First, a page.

It’s up to us to change within, so that we can elevate our own mindset and make a meaningful impact in how we engage in the world, with others, and with ourselves.
I am sharing the exact question I asked myself in the hope that it helps you heal, expand, and grow into becoming the woman, Mom, wife, friend you want to be.
“What is the biggest limiting belief you’re buying into today, and how would your life change if you were to let it go?”
You can write it down. You can talk it out with a loved one. Just get it out. I want you to just imagine setting it free. Give yourself permission to believe anything is possible, just as you did before you starting forming beliefs when you were young.
When you’re ready, test yourself. What’s one step you can take that will move yourself forward in the direction you want to go? Make it small. Just create movement. In order to experience our deepest desires, we must compete in our own Spiritual Olympics. Remember that dedication and self-discipline you had as a child? I’m encouraging you to connect with it. Let it be the thread that brings you back to the belief that yes, anything is possible, and you can experience the life you desire. Each day continue to invest in your soul and nurture yourself. Infinite love for you,
Boy, oh boy, is it easy to be addicted to our phones, which is why I’m going to share 3 tips with you to help you break away. I find I go through phases where I’m really self aware of when I’m using my phone and other times not so much. This past week I found myself falling prey to checking my phone while standing in line at the grocery store, getting a tea at the coffee shop and even (I’m embarrassed to admit this) checking my phone while waiting at a stoplight. It hit me the other day that I was back to my old antics and struggling to be comfortable doing nothing. If given even 30 seconds, I felt a strong pull to read, text or click something on my phone. I felt less joyful than usual over the past week, and suspect my phone addiction is to blame.
Time for an intervention! Over the weekend I heard Arelene Pellicane of Growing up Social: Raising Relational Kids in a Screen-Driven World, speak, and her words hit me hard. I feel more inspired than ever to lead by example and show my children how to set phone boundaries. I’m saying YES to experiencing my life fully engaged. My children will be the lucky recipients of a Mama who’s present, balanced and full of life.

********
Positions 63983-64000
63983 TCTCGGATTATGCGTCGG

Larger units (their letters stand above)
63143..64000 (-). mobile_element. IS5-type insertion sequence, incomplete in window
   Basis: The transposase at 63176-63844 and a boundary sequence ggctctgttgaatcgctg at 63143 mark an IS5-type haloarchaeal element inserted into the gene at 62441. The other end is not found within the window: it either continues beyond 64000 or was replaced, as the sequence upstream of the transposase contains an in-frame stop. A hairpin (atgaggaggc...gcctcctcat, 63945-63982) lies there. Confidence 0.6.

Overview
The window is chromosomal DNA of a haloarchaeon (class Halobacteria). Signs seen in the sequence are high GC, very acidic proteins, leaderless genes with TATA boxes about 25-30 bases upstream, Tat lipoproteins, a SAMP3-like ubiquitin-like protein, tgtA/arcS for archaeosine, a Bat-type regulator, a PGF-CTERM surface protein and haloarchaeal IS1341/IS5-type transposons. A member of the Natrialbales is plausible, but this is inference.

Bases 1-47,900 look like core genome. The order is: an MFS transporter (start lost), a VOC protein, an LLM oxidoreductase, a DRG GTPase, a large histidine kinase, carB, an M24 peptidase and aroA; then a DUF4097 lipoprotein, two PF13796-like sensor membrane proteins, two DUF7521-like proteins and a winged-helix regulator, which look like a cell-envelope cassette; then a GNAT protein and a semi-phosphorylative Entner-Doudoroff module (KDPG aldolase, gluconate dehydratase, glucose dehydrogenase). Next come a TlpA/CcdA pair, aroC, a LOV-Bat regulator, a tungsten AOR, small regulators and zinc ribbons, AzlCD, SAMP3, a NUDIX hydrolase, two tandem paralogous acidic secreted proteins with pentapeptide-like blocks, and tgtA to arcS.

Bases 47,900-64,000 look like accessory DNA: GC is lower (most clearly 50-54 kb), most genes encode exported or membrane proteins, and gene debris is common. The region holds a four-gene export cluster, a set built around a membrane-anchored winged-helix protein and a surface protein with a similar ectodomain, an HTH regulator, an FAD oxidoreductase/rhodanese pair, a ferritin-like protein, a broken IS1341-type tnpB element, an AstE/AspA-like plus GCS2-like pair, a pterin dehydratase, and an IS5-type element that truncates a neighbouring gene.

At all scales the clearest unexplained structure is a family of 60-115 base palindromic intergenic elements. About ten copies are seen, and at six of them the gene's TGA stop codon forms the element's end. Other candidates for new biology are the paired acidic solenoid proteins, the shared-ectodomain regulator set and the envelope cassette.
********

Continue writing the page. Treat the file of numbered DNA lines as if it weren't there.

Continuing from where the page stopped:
Here are three tips that I practice to help me part with my beloved phone:
1. Out of sight (out of mind) –If you’re at home, keep your phone in another room. This means charge it in another room! If you’re out with your family, keep it in your purse, or your pocket and disable the wireless. You can still use your camera.
2. Turn it off –(Gasp) I know it sounds so uncomfortable. Just try it for 15 minutes. It’s incredibly liberating. I’m experimenting with not having my phone on at all when I’m with my children.
3. Make an agreement with your significant other and support one another- I find it’s extremely difficult to quit cold turkey by yourself. Discuss guidelines with your spouse, and help each other live by them.
I know it’s incredibly easy to justify why we should be on our phones at times. I’ve been there. (It provides me flexibility. My client needs me. I have a deadline.) However, if your goal is to experience more fun and calmness, you need to take action and make decisions that will help you live that way. My hunch is that there are plenty of times when an email can wait 15 minutes or a phone call can be made an hour later. Instead you can use that time to be totally present and absorb your surroundings, which might be talking to a stranger in the coffee queue, having a conversation with your husband or sitting at a stoplight and watching the person next to you have a dance party in their car. It’s in our DNA to want more laughter and spontaneity in our life, so let’s make some space for it. Will you join me and commit to using your phone less?